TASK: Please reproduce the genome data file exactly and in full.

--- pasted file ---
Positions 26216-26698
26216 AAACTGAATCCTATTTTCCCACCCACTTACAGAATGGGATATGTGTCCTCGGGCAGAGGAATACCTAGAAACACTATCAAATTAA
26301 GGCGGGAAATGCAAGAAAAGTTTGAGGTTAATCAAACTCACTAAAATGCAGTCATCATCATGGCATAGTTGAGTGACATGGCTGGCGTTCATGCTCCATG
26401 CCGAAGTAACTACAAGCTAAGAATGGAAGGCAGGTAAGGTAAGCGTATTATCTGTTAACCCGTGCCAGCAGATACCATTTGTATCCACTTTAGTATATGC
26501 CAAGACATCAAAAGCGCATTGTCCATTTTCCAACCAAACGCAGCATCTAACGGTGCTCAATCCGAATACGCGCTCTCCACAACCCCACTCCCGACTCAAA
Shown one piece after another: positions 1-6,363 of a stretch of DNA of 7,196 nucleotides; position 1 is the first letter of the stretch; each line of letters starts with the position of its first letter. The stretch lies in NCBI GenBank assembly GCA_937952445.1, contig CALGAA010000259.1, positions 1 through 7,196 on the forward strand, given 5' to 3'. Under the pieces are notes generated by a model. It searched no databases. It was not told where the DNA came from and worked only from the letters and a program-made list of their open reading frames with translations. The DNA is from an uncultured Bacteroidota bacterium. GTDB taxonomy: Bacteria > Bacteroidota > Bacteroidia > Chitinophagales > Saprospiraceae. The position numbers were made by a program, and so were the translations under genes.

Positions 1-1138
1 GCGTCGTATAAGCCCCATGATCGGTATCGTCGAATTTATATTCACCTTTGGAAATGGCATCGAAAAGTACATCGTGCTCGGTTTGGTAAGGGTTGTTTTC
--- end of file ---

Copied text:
Positions 26216-26698
26216 AAACTGAATCCTATTTTCCCACCCACTTACAGAATGGGATATGTGTCCTCGGGCAGAGGAATACCTAGAAACACTATCAAATTAA
26301 GGCGGGAAATGCAAGAAAAGTTTGAGGTTAATCAAACTCACTAAAATGCAGTCATCATCATGGCATAGTTGAGTGACATGGCTGGCGTTCATGCTCCATG
26401 CCGAAGTAACTACAAGCTAAGAATGGAAGGCAGGTAAGGTAAGCGTATTATCTGTTAACCCGTGCCAGCAGATACCATTTGTATCCACTTTAGTATATGC
26501 CAAGACATCAAAAGCGCATTGTCCATTTTCCAACCAAACGCAGCATCTAACGGTGCTCAATCCGAATACGCGCTCTCCACAACCCCACTCCCGACTCAAA
Shown one piece after another: positions 1-6,363 of a stretch of DNA of 7,196 nucleotides; position 1 is the first letter of the stretch; each line of letters starts with the position of its first letter. The stretch lies in NCBI GenBank assembly GCA_937952445.1, contig CALGAA010000259.1, positions 1 through 7,196 on the forward strand, given 5' to 3'. Under the pieces are notes generated by a model. It searched no databases. It was not told where the DNA came from and worked only from the letters and a program-made list of their open reading frames with translations. The DNA is from an uncultured Bacteroidota bacterium. GTDB taxonomy: Bacteria > Bacteroidota > Bacteroidia > Chitinophagales > Saprospiraceae. The position numbers were made by a program, and so were the translations under genes.

Positions 1-1138
1 GCGTCGTATAAGCCCCATGATCGGTATCGTCGAATTTATATTCACCTTTGGAAATGGCATCGAAAAGTACATCGTGCTCGGTTTGGTAAGGGTTGTTTTC